Tuesday 28 February 2017

Tennis: Murray fails to shake post-Melbourne malaise

Mark Hodgkinson in Miami

Something is up with Andy Murray. Having the right mental approach can often be everything in this sport and Murray has disclosed that he has not been enjoying his tennis in the two months since losing the Australian Open final to Roger Federer.

Too many negative thoughts keep popping up into his head.

Off the court, Murray has been happy since that defeat at Melbourne Park, yet on the court, he has been anxious, uneasy and unsettled, and it sounds as though even he is not sure exactly what has brought all this on.

Over the years, Murray has developed a reputation for having a smart tennis brain, and for his mental fortitude, for his bloody-minded determination to win matches and titles, yet when the defending champion lost on his opening appearance at this Sony Ericsson Open, in the second round to world No 101 Mardy Fish, it was another sign all is not right between the Briton's ears.

"It could be something off the court, or something in my game, I don't know," said Murray, after his first defeat to someone outside the top 100 for three years.

"It could be a lot of things. Everyone goes through bad patches. I have been very happy off the court, but not on it, and that's where I need to be happy, because that's my career. I need to start enjoying my tennis again, like I was at the start of the year.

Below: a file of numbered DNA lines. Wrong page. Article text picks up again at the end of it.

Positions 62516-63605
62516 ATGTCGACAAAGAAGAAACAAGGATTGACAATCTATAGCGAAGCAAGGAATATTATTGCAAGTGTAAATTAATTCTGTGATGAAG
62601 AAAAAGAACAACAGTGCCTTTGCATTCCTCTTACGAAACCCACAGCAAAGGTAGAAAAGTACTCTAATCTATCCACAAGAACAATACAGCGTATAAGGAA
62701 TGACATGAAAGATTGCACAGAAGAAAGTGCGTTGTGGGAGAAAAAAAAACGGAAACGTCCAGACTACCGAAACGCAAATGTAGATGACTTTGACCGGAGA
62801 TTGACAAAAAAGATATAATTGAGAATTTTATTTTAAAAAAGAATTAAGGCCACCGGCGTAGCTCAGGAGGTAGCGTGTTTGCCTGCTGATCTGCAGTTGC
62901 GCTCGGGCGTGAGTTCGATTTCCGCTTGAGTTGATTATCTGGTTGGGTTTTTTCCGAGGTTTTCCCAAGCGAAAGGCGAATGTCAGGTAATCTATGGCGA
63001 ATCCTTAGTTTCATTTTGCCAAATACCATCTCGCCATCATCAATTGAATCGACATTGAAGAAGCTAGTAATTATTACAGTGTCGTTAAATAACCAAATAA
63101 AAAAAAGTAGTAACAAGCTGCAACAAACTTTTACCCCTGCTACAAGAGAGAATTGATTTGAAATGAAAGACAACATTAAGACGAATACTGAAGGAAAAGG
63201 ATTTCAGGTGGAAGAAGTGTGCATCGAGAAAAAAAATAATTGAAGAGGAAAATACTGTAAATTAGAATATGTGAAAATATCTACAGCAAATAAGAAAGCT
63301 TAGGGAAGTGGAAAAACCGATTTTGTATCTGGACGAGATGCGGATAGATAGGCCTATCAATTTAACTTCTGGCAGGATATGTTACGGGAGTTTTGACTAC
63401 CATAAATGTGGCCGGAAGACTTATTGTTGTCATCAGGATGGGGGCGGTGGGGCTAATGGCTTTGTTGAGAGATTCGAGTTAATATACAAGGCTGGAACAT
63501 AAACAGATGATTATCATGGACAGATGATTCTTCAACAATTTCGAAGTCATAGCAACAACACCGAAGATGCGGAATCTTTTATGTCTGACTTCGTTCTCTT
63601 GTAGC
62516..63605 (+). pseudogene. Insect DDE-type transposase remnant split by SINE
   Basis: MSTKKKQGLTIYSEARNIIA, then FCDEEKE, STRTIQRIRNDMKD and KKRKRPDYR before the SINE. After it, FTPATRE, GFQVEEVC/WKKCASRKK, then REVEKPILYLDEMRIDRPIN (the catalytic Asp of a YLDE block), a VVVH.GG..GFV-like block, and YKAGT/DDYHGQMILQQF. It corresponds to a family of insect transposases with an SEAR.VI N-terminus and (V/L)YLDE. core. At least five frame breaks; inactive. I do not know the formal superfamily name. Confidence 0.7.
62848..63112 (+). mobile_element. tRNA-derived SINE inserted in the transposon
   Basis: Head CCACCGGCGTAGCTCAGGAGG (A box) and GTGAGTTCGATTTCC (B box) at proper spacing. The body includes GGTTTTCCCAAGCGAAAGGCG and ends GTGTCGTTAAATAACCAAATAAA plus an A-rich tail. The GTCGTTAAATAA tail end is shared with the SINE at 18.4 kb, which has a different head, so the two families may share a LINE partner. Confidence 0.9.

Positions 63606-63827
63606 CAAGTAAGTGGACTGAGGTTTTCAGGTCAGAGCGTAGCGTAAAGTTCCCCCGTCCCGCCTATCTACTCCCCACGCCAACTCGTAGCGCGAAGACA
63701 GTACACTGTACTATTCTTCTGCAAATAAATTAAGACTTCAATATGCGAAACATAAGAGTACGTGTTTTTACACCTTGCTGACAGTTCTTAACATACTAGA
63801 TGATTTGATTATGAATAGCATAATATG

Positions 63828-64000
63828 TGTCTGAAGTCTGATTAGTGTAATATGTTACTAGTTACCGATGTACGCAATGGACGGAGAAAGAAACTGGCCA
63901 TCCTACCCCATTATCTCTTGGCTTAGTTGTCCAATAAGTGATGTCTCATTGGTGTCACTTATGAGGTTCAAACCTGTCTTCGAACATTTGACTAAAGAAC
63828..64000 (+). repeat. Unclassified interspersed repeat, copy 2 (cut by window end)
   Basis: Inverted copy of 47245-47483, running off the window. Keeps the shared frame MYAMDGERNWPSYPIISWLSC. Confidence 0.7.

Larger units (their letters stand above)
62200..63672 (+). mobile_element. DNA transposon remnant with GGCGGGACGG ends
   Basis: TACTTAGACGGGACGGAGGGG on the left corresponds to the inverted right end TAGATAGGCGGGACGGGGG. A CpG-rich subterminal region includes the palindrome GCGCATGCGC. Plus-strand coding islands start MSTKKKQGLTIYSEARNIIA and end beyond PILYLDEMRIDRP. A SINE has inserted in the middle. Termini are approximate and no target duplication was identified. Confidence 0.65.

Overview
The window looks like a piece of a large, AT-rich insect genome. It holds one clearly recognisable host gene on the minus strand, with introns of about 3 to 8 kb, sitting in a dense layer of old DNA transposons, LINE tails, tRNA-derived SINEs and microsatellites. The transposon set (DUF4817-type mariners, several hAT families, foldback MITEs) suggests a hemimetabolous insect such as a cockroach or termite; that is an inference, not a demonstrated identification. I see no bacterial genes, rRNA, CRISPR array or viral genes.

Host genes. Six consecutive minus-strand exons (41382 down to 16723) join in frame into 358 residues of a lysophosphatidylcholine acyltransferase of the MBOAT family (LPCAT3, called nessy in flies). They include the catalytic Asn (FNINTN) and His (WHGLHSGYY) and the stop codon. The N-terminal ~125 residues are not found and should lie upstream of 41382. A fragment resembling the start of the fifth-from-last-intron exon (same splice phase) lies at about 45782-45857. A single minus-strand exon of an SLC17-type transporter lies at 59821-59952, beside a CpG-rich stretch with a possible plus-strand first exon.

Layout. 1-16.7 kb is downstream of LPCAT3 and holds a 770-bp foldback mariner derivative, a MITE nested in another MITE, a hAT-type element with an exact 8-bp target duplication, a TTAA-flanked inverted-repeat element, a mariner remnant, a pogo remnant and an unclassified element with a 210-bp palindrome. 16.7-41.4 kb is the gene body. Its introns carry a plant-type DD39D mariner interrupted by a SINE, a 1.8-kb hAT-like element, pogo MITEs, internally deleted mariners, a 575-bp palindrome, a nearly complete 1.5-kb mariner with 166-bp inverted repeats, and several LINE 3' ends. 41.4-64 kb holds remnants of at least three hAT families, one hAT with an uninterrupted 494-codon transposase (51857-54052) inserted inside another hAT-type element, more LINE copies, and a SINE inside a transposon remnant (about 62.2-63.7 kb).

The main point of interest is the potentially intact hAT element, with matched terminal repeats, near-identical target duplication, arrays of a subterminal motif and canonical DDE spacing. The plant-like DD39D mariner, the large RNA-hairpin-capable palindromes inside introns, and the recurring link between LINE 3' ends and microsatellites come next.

During the prize-giving ceremonies in Melbourne, a pink-eyed Murray showed just how much the final and the occasion had meant to him, and came up with the funniest one-liner of his career, referring to Federer's tears the year before after his Australian Open defeat to Rafael Nadal: "I can cry like Roger, it's a pity that I can't play like him."

All three of Murray's post-Melbourne tournaments have been a disappointment.

His first event after the Australian Open was in Dubai, when he lost in the second round to Serbia's Janko Tipsarevic, and this month he lost in the quarter-finals of the Indian Wells tournament to Sweden's Robin Soderling.

Then came this defeat, a match when almost every syllable, semicolon and comma of Murray's body-language was screaming that he was not happy out there against the American.

Since Murray became a Hollywood name in men's tennis, there have not been many matches more frustrating than this one. So Murray, who will drop one place in the rankings to fourth, exchanging places with Nadal, needs to "get my head right", to work out what he can do about his "poor, unacceptable" mental approach.

Murray hopes that the European clay-court season will bring happier times. His first tournament on red dirt could be the event at the Monte Carlo Country Club, which begins in a fortnight. (© Daily Telegraph, London)

Irish Independent

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